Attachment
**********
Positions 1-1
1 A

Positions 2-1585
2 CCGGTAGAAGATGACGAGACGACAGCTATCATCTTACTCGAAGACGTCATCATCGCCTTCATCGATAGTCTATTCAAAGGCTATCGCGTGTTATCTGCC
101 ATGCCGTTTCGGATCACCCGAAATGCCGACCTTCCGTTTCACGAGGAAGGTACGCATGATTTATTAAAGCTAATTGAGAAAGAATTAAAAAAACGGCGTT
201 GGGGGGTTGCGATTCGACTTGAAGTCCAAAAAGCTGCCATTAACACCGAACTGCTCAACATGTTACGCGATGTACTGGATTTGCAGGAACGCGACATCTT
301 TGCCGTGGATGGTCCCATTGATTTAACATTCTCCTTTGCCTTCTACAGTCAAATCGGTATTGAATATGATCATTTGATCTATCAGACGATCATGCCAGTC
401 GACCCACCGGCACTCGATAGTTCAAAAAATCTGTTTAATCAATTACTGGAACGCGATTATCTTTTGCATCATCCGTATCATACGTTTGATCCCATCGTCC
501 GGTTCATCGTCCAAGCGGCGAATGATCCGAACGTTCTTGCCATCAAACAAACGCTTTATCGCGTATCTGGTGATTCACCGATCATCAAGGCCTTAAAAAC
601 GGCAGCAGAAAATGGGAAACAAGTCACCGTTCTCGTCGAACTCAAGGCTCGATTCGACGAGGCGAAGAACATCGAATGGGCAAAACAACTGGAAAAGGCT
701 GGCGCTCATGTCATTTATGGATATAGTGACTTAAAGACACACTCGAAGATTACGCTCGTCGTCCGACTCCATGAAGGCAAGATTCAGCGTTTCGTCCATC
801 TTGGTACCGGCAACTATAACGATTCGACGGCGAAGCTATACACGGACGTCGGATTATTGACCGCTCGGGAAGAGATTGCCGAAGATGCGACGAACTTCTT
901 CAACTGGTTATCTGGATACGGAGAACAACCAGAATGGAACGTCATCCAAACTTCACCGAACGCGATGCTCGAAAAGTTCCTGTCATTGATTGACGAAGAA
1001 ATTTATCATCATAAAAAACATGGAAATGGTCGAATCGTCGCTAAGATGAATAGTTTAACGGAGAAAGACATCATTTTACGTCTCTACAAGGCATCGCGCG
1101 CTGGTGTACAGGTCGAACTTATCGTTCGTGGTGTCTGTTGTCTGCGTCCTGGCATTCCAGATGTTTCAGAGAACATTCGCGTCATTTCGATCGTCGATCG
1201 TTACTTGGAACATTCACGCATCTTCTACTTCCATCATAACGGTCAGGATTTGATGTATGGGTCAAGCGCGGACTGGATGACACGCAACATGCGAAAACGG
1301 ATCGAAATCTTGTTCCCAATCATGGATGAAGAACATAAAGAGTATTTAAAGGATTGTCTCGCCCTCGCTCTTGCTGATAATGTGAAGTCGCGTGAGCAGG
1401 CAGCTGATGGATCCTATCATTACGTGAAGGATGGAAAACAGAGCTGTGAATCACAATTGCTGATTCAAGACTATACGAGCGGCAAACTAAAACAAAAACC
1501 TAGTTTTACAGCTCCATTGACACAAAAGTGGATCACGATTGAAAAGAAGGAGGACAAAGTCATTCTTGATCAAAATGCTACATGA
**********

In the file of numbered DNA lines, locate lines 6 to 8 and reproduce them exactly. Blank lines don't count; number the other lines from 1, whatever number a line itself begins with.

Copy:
201 GGGGGGTTGCGATTCGACTTGAAGTCCAAAAAGCTGCCATTAACACCGAACTGCTCAACATGTTACGCGATGTACTGGATTTGCAGGAACGCGACATCTT
301 TGCCGTGGATGGTCCCATTGATTTAACATTCTCCTTTGCCTTCTACAGTCAAATCGGTATTGAATATGATCATTTGATCTATCAGACGATCATGCCAGTC
401 GACCCACCGGCACTCGATAGTTCAAAAAATCTGTTTAATCAATTACTGGAACGCGATTATCTTTTGCATCATCCGTATCATACGTTTGATCCCATCGTCC